The indictment released Thursday by the U.S. Attorney’s Office in San Francisco says the two suspects, and other people unidentified by prosecutors, burglarized the French Laundry cellar. The theft involved about 100 bottles of wine. Earlier law enforcement reports pegged the value of the bottles taken at roughly $300,000.

Where that wine went from Napa County — most bottles were sold to a buyer in North Carolina — left a trail that FBI investigators traced back to California, and to Georgis, Kiryakoz and an unnamed, un-indicted co-conspirator, according to federal prosecutors.

The FBI investigators ultimately also linked Georgis and Kiryakoz to two earlier burglaries that, in at least one of the cases, involved lesser-value wine from a Cupertino restaurant and a wine merchant in San Francisco dealing in fine and rare vintages.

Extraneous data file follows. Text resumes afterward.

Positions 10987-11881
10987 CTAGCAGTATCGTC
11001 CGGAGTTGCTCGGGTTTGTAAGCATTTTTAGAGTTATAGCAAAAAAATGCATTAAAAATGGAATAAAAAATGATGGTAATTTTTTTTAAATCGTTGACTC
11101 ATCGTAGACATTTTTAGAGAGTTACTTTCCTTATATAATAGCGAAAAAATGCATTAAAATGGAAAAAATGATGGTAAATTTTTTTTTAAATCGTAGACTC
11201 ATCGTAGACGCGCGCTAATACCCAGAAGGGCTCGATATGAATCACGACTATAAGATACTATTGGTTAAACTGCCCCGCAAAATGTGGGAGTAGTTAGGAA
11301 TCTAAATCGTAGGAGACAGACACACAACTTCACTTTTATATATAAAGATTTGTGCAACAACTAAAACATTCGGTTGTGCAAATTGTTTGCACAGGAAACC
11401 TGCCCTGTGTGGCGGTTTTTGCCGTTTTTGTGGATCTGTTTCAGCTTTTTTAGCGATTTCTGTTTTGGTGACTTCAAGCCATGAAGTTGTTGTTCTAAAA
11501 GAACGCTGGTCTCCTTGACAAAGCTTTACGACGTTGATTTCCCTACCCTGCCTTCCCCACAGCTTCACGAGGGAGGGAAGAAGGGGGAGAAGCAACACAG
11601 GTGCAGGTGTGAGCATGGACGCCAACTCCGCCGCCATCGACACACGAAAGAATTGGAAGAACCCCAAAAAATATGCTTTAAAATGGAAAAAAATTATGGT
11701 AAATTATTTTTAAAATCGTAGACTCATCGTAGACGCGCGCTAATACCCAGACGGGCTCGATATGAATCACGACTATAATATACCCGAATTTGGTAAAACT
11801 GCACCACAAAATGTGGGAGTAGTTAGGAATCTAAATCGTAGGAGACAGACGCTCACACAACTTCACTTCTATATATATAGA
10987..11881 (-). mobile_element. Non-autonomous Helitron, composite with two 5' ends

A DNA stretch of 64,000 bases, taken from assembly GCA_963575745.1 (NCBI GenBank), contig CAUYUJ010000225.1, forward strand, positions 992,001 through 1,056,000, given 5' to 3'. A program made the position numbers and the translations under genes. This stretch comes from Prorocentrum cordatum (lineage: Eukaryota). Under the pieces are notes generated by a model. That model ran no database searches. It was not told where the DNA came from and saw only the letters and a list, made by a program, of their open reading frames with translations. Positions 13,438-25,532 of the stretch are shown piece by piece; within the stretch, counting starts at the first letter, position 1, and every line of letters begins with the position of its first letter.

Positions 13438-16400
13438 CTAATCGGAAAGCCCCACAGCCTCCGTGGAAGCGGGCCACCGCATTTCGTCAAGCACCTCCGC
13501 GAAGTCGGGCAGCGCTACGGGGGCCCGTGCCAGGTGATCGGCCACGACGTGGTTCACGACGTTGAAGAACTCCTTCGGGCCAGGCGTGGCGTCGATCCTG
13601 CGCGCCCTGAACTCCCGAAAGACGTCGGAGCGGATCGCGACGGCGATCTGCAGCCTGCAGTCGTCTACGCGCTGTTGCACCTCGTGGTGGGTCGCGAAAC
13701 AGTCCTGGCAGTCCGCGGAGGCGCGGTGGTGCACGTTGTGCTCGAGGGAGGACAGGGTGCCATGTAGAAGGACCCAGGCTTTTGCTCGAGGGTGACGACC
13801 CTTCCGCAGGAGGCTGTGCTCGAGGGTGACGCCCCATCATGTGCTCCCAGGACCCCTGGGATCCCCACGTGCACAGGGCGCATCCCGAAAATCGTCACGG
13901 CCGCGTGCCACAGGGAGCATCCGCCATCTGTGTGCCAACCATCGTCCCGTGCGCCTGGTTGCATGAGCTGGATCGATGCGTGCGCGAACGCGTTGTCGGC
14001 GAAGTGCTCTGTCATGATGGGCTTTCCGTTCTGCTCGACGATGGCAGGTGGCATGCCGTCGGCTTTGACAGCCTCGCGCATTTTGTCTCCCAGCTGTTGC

The men sold wines stolen in the three burglaries to a buyer in North Carolina, according to the indictment, which does not name the purchaser. Georgis and Kiryakoz received cashier’s checks and wire transfers from a company called Wine Liquidators, according to the documents.

A Raleigh-based company by the same name appraises and buys personal fine wine collections, according to its website. Calls and emails to the company weren’t returned Friday.